About 72,000 Americans died of a drug overdose in 2017, and at least two thirds of those deaths were opioid related. The opioid crisis has been driven by overprescription of opioid painkillers over the past 30 years. Opioid manufacturers convinced doctors that pain was being undertreated and that opioid medications were non-addictive and safe for long-term use. While it is true that pain is a serious issue and needs to be treated seriously, many people received excessive opioid prescriptions, and many of those people developed a dependence on opioids when they normally would not have been at risk.
As the scope of the crisis came to light, doctors started curtailing their opioid prescriptions. Following the release of CDC guidelines in 2012, opioid prescriptions continued to fall and there has been considerable improvement on that front. However, pain remains a problem for many people. One priority in fighting the opioid epidemic has been to develop less addictive pain medication so fewer people become dependent while taking pain medication following injuries and medical procedures. There may recently have been a breakthrough in finding a safer pain medication.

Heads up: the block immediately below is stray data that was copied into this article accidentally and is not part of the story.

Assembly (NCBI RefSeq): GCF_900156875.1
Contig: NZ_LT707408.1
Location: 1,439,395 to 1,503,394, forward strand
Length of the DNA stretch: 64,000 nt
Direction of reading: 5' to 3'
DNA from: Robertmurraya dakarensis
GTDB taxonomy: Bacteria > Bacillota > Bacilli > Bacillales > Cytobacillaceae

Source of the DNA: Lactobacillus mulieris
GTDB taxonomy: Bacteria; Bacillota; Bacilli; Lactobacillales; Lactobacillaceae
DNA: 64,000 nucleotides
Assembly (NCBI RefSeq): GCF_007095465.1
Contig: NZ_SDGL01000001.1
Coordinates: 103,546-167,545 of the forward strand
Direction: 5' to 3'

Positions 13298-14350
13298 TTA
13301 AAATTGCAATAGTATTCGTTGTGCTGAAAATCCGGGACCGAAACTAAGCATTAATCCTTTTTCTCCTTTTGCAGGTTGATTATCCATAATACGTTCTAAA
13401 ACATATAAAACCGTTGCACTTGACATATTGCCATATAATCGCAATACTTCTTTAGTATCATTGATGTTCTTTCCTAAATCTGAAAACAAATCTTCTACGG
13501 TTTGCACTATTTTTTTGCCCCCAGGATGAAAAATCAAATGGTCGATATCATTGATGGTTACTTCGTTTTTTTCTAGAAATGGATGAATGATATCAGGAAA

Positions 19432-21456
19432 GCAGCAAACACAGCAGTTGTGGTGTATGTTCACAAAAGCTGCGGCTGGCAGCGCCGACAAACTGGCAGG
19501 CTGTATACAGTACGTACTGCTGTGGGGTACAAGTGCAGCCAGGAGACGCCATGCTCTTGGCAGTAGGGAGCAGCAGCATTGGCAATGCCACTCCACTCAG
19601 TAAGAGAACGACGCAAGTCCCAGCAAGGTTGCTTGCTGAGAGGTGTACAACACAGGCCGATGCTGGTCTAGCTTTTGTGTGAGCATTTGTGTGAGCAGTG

A new drug called AT-121 may offer pain relief without the addictive potential of opioids. A recent study tested the drug in 15 adult rhesus monkeys and found the pain relief was similar to morphine at about one percent of the dose. Not only that, but the monkeys didn’t become addicted to the drug. When they were allowed to self-administer AT-121 by pressing a button, they chose not to. The drug doesn’t appear to have the same euphoric effects that make opioid drugs so addictive. Perhaps most importantly, AT-121 doesn’t appear to suppress breathing the way opioids can. Typically, when someone dies of an opioid overdose, their respiration is suppressed until they suffocate, but that doesn’t appear to be a danger with this new drug. If these effects transfer to humans, it could be a major breakthrough in safer pain relief.
The drug works by acting as an agonist at both the mu-opioid receptor and the nociceptin receptor. The interaction with the nociceptin receptor appears to block the side effects of opioids that are related to dependence. Most opioid drugs only target the mu-opioid receptor. This relieves pain, but it also causes euphoria. The monkeys in the study chose to continue dosing themselves with oxycodone, but not AT-121. When animals that were dependent on oxycodone were given AT-121, it actually reduced their signs of addiction. In addition to reducing dependence and respiratory suppression, targeting both the mu and nociceptin receptors makes the drug a more effective pain reliever.
AT-121 is not ready for the market yet. It still has to pass human trials, but if it lives up to its early promise, it could make a big difference in the number of people who become addicted to opioids every year.
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